C Returns/Summaries/Reports by State Hospitals, Armed Forces Medical Services, Special Hospitals, Primary Health care units, Airports and Seaports.
D Demographic, Statistics and Public Finance Statistics on Health and other sectors.
E Tertiary Health Care Institutions: Teaching Hospitals
F Individual Hospital Patients and Households.
The forms and questionnaires filled by, or on behalf of, individual patients or households are the primary sources of all routine health statistics in Nigeria. Although they are quite numerous, they incorporate some common features which facilitate their analysis as indicated below:
[a] The forms generate count data or categorical statistics. Most of the responses indicate whether or not the respondent possesses one of several attributes, statuses, gender, religion, ethnic group, occupation, location, marital status, clinic, hospital ward, in- or out-patient, admitted, discharged, morbidity, casualty status, reaction to clinical tests (positive, negative), blood group, shape, colour or location of organ or deformity, degree of infection and immunization status. All these questions call for responses which can be classified into mutually exclusive groups which are in turn easily coded and summarized into frequency distributions or cross-tabulations.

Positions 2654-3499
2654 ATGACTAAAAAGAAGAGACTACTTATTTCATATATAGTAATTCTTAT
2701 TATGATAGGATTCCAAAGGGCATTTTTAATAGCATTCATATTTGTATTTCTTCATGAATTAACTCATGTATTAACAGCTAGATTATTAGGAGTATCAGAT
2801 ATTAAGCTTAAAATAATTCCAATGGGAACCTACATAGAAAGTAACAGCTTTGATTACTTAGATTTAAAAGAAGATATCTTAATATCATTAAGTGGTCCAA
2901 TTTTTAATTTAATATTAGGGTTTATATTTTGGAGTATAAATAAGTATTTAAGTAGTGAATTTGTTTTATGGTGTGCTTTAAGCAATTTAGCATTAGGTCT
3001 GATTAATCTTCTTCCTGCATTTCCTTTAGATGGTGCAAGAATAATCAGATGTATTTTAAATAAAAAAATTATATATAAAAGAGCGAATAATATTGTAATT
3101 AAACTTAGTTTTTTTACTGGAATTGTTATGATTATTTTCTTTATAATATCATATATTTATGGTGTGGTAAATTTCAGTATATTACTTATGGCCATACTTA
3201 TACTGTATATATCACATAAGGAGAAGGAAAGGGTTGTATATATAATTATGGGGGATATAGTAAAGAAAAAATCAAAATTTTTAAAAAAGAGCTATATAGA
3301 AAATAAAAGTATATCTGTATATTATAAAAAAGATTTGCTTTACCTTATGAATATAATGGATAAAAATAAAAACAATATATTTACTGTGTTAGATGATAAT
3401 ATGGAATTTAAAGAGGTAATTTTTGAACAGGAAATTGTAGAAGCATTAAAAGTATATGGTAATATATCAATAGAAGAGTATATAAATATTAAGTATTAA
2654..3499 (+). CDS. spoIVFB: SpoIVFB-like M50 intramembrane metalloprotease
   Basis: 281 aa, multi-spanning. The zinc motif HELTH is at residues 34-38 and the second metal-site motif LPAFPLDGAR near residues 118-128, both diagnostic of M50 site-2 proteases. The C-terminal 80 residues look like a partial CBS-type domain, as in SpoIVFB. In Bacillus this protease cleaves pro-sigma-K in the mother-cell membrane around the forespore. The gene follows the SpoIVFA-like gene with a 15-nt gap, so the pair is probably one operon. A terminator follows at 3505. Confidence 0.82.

[b] Responses to questions included in the forms also generate variables measurable on the ratio scale. These include age, height, weight, income, and duration (of infection, illness, admission). Most of these variables are usually grouped into suitable categories for the purpose of analysis. These categories include infants, children, adults; age cohorts; tall, medium short; long, short; low, medium, high; AA, AS, SS (blood group); normal, abnormal; small, medium, large; and regular or irregular.
These responses can, therefore, also be treated as categorical once individual observations are assigned to mutually-exclusive categories. As a result of these two characteristics of the forms on which most routine health statistics are based, most of the data sets in categories A,B,C, and E are at various levels of aggregation over individuals on the bases of conditions such as morbidity, immunisation and casualty status.